Why is this integration between information and strategy important? Because every organization operates in an environment of uncertainty about what is going to result from its decisions, and every decision we make on behalf of an organization is based on a prediction, whether explicitly articulated or not, about the results of that decision.
If you can reduce the uncertainty associated with your decisions, the chances that you will make the right decision will increase. Of particular interest here are what I call decisions of consequence: dilemmas for which the consequences of making the wrong decision and uncertainty about the nature of the right decision are both high. So, how do you reduce that uncertainty? Why, through research, of course! Studying what has happened in the past can inform what is likely to happen in the future. Studying what has happened in other contexts can inform what is likely to happen in your context. And studying what is happening now can tell you whether your assumptions seem spot on or off by a mile.
In fact, I subscribe to the notion that research is only valuable insofar as it helps to answer a question that matters. I’m not the only one who thinks so, either: Jake Porway, the founder of a nonprofit that connects data scientists with social enterprises in need, wrote this past spring that “any data scientist worth their salary will tell you that you should start [a data project] with a question, NOT the data.” In fact, all of the excitement around Big Data notwithstanding, data divorced from strategy is not likely to be very useful.
A learning organization solves this problem by forging a powerful feedback loop between information and strategy, with each feeding the other and adapting in relation to the other. The more obvious implication of this symbiosis is that organizational decisions must adapt in response to new information, as discussed above. But the less obvious implication is no less important: information-gathering must be directed by the organization’s decision-making needs. Without that intimate connection, there are no real safeguards to prevent organizations from thinking they are making data-driven decisions without really putting much thought into either the data or the decisions.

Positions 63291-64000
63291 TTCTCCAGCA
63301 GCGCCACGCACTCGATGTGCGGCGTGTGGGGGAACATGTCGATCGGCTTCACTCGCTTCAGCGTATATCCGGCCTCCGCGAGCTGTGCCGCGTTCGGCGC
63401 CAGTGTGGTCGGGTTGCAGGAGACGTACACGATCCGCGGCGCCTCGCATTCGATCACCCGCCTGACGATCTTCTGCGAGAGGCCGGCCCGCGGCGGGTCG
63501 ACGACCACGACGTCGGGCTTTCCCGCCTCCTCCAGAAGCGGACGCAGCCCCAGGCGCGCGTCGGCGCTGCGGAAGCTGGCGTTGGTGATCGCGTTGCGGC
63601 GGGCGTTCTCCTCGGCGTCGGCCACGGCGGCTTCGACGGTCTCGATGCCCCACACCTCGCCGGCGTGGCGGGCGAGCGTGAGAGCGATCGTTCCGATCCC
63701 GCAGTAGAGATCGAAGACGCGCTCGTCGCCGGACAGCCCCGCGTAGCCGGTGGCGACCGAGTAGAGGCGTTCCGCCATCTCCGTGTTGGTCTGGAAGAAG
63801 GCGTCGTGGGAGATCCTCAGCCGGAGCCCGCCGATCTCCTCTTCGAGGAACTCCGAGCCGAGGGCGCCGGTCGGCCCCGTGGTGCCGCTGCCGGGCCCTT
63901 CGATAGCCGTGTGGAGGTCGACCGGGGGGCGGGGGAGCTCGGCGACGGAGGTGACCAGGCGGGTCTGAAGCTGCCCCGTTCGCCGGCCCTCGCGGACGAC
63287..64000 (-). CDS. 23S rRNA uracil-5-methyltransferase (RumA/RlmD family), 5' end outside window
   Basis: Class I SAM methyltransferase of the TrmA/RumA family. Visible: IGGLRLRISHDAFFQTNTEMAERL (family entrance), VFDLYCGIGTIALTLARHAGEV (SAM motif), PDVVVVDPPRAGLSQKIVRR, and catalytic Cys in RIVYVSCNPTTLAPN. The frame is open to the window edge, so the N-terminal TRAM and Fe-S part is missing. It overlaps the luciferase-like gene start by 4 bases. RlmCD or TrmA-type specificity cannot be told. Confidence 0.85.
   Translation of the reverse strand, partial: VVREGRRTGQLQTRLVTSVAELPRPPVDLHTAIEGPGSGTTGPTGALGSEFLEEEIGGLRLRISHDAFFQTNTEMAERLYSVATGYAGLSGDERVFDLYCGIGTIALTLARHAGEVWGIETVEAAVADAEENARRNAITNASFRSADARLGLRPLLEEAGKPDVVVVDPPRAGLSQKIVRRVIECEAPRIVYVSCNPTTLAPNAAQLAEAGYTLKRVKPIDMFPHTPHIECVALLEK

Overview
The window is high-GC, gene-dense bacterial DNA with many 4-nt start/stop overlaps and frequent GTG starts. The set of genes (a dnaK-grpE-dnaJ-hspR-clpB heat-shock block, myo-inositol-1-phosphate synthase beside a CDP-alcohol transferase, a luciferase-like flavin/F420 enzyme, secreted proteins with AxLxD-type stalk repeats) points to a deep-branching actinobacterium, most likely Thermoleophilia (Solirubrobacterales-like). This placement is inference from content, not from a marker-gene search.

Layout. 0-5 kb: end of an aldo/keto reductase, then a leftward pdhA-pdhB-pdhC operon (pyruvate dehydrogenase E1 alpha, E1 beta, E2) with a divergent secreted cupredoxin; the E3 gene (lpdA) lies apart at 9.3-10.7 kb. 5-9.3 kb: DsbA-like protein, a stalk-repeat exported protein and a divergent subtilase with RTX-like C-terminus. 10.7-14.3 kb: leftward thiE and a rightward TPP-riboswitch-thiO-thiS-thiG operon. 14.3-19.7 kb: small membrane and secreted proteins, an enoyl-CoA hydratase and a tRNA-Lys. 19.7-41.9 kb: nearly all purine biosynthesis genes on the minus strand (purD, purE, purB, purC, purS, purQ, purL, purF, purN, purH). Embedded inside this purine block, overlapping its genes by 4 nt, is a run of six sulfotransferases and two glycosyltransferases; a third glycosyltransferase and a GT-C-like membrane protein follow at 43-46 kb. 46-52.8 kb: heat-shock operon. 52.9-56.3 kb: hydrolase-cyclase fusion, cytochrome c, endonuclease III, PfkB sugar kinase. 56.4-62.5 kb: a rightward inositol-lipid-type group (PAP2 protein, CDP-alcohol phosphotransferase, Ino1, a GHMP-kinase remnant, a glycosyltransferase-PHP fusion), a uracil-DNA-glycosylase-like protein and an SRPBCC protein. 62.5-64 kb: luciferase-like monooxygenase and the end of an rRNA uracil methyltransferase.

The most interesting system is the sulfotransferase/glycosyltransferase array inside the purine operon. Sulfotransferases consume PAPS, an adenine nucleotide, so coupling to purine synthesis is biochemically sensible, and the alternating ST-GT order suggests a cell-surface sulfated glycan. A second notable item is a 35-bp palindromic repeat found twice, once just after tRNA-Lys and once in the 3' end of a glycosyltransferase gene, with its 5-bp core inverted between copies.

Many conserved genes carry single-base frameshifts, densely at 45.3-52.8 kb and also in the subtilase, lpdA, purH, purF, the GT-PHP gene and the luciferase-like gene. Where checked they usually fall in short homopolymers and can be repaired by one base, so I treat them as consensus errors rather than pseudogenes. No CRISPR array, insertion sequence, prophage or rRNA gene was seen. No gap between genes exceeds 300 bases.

More broadly, a learning organization develops a culture of seeking out and using information thoughtfully from the highest levels to the organization’s grassroots. The most effective organizations are conscious about the impact they are trying to achieve, and willing to be open-minded regarding the paths they take to maximizing that impact.
*Some readers may be familiar with the term “learning organization” as defined by MIT management scientist Peter Senge in his well-known 1990 book The Fifth Discipline. My use of the phrase is broadly in the same spirit as Senge’s, but he sets out a very specific formula for what constitutes a learning organization that I don’t make use of here.
Fractured Atlas as a Learning Organization
This fiscal year, which started in September and goes through next summer, we are undertaking a pilot project to put some of these principles into practice. The primary goal of the pilot is to develop a conceptual framework and a toolkit of situation-adaptable methods for reducing uncertainty about decisions of consequence. If we can reduce the uncertainty we have about those decisions through strategic measurement and information-gathering efforts, over time we’re likely to make better decisions that will in turn lead to better outcomes for Fractured Atlas and the people who benefit from our work.
As powerful as this idea is, it only works if we have a very concrete sense of what we’re trying to accomplish as an organization. While we’ve had a mission statement for some time now, the huge variety of programs and services Fractured Atlas offers is virtually impossible to fully capture in a single sentence. Accordingly, the first step in this process is to create a theory of change for every program at the organization, from which we’ll roll up an overall theory of change and logic model for the organization as a whole. This will allow us to define our overall goals as well as some key success metrics at various levels of operation, taking into account both Fractured Atlas’s mission objectives and its focus on developing programs that are sustainable with earned income.